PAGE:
Cadet Captain Chris Bethea, Command Serjeant Major Mason Kienzler, and Cadet 1st Lieutenant Darius Harris stand with their trophies. The team placed third in Color Guard & Armed Platoon, second in Unarmed Inspection, & first in Armed Squad competitions. Photo by Emily Rolon.

For JROTC cadets, like Private First Class Purdel, Cadet Private Taylor, and Corporal Baylor, the idea of marching starts first thing when they get to school after changing into their pristine uniforms. 

The cadets form their squads, where everyone falls in, stepping off with their left foot. The U.S. Army Junior Reserve Officers’ Training Corps (JROTC) is one of the largest character development and citizenship programs for youth in the world.

“My parents made me join JROTC, they told me I didn’t have a choice. It was a smart choice for me anyway, I want to pursue a military career in the Air Force or Navy,” Special Projects and Public Affairs Officer senior Reginald Reynolds said. 

Almost all of the cadets within the JROTC program see it as a gateway to joining the military, and an essential play to get ahead in the ranks. 

“I joined JROTC because I plan on going into the Navy, and I wanted to get an upper hand,” PFC sophomore Jared Purdel said. “My goal for the drill team this year is to be the best. Simple as that.”

The Drill Team is an exciting extension of the discipline, teamwork, and leadership skills learned in class. Teams can be male, female, or mixed. When they participate in local competition, they convey as much pride in their school as varsity team sports.

“It’s a fun leadership experience for the young ninth graders and it’s a good way to build leadership for all of them, everybody, all of the cadets,” Command Sergeant Major junior Mason Kienzler said.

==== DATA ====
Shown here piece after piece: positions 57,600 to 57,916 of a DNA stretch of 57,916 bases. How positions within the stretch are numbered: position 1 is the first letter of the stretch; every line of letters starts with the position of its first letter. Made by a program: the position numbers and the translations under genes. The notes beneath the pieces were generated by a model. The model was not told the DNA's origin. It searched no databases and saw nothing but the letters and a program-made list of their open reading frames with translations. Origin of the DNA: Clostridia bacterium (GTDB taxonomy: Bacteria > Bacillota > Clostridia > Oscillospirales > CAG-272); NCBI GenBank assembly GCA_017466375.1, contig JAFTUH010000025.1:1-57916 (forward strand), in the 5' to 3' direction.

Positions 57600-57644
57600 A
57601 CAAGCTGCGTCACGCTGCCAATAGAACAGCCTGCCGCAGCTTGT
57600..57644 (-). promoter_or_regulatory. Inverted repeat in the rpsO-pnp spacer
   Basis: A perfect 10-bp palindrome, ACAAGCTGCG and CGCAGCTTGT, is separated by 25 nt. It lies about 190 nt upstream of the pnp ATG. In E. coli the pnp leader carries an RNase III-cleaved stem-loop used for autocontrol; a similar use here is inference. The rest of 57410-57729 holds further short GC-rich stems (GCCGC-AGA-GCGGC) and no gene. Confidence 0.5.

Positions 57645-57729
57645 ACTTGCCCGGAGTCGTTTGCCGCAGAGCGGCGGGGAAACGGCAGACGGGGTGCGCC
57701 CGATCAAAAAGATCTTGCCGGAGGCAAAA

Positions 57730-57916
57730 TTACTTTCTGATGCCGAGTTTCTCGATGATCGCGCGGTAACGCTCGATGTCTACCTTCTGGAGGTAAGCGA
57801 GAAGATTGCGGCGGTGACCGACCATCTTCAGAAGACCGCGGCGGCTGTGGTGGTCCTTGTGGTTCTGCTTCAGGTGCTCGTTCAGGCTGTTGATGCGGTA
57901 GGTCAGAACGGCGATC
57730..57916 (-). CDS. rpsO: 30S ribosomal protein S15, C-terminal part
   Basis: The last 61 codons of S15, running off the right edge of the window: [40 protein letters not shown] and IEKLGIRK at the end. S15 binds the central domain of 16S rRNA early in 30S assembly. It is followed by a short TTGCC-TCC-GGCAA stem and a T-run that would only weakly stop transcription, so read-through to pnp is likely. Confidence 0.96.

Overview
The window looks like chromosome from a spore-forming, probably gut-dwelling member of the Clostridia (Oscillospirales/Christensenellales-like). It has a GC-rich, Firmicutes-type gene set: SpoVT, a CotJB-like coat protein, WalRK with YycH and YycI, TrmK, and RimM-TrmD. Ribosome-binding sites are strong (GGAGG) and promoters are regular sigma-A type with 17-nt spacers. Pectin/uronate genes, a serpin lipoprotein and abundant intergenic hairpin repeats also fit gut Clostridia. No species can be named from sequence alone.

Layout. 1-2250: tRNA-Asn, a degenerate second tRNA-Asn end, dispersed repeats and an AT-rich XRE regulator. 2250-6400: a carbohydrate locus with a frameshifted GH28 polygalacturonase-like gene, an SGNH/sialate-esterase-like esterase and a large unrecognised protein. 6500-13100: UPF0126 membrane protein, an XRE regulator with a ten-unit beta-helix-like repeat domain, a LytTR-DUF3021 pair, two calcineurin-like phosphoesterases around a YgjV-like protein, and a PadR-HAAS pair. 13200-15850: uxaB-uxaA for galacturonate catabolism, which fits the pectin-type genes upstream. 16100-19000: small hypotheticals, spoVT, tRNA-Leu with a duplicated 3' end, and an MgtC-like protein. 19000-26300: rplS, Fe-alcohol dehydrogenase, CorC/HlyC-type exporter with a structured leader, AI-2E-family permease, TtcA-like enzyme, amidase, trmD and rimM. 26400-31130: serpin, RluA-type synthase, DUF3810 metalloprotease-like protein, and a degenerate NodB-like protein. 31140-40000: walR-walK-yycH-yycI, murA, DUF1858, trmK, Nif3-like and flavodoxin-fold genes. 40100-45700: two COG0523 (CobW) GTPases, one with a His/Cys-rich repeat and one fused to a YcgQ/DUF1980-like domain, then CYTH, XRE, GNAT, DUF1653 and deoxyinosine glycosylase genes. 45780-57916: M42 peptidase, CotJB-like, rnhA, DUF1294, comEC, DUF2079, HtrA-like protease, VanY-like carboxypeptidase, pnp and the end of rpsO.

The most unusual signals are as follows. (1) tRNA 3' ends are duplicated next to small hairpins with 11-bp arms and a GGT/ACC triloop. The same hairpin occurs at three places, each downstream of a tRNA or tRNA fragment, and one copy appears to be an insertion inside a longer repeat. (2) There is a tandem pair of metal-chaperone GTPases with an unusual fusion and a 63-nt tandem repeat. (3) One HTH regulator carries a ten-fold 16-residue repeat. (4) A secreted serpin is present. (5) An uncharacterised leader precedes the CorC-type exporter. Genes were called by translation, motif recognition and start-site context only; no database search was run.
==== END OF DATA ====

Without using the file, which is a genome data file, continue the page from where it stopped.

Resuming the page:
The JROTC mission statement is to motivate young people to be better citizens. The JROTC instructors, who are retired military themselves, instill in the JROTC cadets the mission statement, a sense of pride for their country, and an understanding of the military values. 

 “I enjoy that we get to sit around and teach the new students new things and then they come back next year and retain all the information. I also like that we come together as a family. We win our trophies as a family. We struggle as a family if we have to struggle. Everything we do we do as a family,” Cadet 1SG junior Michael Eady said. 

 On Sat., Dec. 8 the JROTC Drill team participated in its third competition. This event took place at Woodrow Wilson High School in Portsmouth, Va. The cadets arrived early at the high school and were a mix of nerves, excitement, and exhaustion. The cadets squished onto the bus and left for Wilson around 6 AM. 

“I was nervous and excited all at the same time. The ride was fun, we all joked around or napped till we got to the competition,” PFC 9th grader De’sani Goodwyn said.

Once at the competition the team participated in Unarmed Inspection, Unarmed Platoon, Armed Platoon, Color Guard, Armed Squad, and Unarmed Squad. The team placed third in Color Guard and Armed Platoon, second in Unarmed Inspection, and first in Armed Squad.

 “I was beyond happy that my family could win and bring back some trophies. We couldn’t have won without our drill commander Cadet Captain senior Christopher Bethea and the other leadership on the team,” Goodwyn said.